Gilder also writes about a variety of personal matters, including his resignation from the military in order to pursue the life of a merchant in Baltimore, as well as his subsequent appointment as Captain of the Maryland National Guard. Several letters display Gilder's intense focus on romantic relationships and the difficulties he experienced in finding a wife. Gilder's battle with poor health is a theme reflected throughout the entire correspondence with Barnard. A letter written on August 22, 1822, represents the beginning of Gilder's attempts to receive a type of veterans' disability pension from the government and Gilder's attempts to enlist Barnard's political prestige in service of such an endeavor. The letter of Gilder's wife, Eliza Gilder, written to Barnard on April 20, 1823, on behalf of her husband, is an urgent appeal to Barnard for his assistance in the pursuit of a military disability pension.

The final document in the collection is a typed letter addressed to the Senate of the United States, the letter itself consisting of three separate sub-letters. The first sub-letter, dated December 8, 1827, was written by Reuben Gilder, who requests consideration by the U. S. Senate for the position of "Door-keeper" (today, Sergeant-at- Arms and Doorkeeper). Gilder's sub-letter also mentions that he was a war veteran who, in civilian life as a businessman, has been "unfortunate" and is "now reduced in his circumstances." There is also mention that Gilder "has a wife and family of children dependent on him for support."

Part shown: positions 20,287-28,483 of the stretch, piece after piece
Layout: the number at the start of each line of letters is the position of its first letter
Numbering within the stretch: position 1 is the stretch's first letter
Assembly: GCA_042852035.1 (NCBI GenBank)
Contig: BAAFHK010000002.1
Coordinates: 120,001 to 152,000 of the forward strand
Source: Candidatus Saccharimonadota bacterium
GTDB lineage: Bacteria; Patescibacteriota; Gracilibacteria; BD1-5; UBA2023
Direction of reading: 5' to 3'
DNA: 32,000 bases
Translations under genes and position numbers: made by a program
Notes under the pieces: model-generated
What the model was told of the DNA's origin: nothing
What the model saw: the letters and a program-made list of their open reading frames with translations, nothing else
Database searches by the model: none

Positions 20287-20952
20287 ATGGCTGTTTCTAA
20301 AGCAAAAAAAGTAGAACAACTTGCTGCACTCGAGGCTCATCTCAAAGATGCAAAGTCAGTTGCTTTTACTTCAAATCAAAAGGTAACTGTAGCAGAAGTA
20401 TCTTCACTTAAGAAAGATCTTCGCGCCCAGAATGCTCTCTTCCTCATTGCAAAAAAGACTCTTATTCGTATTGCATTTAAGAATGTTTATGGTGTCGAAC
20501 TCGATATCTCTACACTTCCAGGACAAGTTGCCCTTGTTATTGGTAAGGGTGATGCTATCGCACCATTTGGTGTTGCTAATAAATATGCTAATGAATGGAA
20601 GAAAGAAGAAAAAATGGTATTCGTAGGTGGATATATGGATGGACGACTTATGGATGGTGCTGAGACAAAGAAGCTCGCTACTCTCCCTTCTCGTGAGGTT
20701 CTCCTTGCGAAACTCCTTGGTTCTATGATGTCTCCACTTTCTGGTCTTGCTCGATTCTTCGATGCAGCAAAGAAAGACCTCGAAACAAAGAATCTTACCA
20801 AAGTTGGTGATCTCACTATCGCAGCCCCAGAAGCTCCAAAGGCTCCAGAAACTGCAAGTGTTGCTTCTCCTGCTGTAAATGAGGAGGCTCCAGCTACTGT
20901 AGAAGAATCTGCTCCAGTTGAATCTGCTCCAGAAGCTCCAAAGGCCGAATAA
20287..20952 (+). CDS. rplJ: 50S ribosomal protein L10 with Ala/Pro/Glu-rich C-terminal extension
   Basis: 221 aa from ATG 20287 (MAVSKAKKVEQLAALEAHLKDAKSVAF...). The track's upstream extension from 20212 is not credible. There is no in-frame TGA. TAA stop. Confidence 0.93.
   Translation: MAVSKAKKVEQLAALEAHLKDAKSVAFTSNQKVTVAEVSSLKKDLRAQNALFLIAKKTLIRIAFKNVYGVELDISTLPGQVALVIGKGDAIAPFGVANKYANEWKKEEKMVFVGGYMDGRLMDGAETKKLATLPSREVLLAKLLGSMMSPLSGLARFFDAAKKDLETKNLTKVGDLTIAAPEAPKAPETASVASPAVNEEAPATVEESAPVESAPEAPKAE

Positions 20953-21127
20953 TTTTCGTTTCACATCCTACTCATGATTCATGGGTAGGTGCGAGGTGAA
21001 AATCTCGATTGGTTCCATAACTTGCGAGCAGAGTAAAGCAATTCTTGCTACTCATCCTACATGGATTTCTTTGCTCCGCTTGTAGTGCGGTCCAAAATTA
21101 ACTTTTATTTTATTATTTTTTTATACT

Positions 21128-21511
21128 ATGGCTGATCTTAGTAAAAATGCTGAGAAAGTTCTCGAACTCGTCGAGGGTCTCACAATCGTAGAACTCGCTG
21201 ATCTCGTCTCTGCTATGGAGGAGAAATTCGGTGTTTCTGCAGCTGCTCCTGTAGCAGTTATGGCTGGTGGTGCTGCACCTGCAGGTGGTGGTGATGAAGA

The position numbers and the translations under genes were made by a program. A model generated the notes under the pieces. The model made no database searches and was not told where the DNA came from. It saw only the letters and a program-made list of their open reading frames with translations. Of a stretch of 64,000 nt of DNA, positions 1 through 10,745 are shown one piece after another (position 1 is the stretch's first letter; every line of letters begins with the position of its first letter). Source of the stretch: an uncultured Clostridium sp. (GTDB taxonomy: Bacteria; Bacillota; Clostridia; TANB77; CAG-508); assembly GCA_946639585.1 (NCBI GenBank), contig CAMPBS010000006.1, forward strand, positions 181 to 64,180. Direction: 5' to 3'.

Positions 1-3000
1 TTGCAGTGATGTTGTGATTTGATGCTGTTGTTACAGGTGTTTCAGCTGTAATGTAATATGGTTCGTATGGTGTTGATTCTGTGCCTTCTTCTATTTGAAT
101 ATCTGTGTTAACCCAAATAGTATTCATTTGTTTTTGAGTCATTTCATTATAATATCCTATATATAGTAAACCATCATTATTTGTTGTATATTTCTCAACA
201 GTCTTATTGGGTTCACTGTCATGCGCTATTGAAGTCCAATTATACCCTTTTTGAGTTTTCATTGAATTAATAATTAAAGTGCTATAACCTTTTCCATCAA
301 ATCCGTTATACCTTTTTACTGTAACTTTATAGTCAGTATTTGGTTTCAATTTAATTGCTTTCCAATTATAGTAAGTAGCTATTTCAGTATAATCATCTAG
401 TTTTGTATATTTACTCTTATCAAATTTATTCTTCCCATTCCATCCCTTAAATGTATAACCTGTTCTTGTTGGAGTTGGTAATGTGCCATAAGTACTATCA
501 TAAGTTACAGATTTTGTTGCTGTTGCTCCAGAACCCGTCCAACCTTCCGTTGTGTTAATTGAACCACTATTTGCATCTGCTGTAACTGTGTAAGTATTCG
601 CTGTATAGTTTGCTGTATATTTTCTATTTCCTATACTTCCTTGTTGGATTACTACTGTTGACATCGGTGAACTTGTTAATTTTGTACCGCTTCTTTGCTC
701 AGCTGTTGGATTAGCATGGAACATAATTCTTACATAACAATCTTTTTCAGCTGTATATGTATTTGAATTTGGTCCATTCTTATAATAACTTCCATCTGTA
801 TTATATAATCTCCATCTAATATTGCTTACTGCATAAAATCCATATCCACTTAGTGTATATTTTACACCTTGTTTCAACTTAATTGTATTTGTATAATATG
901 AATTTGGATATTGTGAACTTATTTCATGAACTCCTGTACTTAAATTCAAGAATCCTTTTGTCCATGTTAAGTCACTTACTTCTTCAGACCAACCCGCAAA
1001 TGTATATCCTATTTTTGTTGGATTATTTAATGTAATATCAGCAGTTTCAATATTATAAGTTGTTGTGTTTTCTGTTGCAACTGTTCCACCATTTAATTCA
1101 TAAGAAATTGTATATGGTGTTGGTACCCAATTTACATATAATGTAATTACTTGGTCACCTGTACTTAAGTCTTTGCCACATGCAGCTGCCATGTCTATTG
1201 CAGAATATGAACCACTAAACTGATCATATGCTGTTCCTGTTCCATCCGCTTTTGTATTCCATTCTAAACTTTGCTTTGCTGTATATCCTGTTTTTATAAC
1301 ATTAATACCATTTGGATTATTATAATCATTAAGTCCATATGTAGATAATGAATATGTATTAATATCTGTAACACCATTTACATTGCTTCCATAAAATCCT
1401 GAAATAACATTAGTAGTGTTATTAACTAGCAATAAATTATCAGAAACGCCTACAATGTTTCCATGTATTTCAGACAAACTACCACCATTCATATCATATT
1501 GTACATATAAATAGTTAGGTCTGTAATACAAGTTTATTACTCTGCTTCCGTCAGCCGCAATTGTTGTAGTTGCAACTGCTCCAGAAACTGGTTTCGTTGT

The second sub-letter was written by Pennsylvania Senator Isaac D. Barnard, who gives his recommendation on behalf of Gilder for the position of Senate Doorkeeper. Barnard also provides a thoroughly detailed outline of Gilder's military service in Canada during the War of 1812. Mentioned by Barnard is Gilder's involvement in the Battles of Fort George (1813); Chrysler's Fields Williamsburg, Upper Canada (1813); LaColle Mill, Lower Canada (1814); and Cook's Mill (Lyon's Creek), Upper Canada (1814). Notable U. S. military figures mentioned with whom Gilder was affiliated are Colonel Daniel Bissell, General William Winder, and General James Wilkinson. The final sub-letter is a brief statement of commendation on Gilder's behalf dated December 9, 1827, written by certain individuals named N. Towson and George Gibson.

Arrangement is chronological.

DescriptionSeriesBox / ReelFolder / Frame
Correspondence, July 1815-April 1823, December 1827 series 1box 1folder 1

Related Material

There are four letters written by Isaac Dutton Barnard to various individuals, 1818-1831, at the Dickinson College Library in Carlisle, PA. There are approximately one hundred letters of Isaac Dutton Barnard to various individuals in two collections of the Townsend Washington papers, 1820-1858, at the Historical Society of Pennsylvania in Philadelphia, PA. There are eight letters of Isaac Dutton Barnard to various individuals in several collections, 1816, 1826-1829, at the Pennsylvania Historical and Museum Commission in Harrisburg, PA.

For other related archival and manuscript collections, please see the following subject guides.

Selected Search Terms

This collection is indexed under the following headings in the University of Maryland Libraries' Catalog. Researchers desiring related materials about these topics, names, or places may search the Catalog using these headings.

Subjects

Names (Added Entries)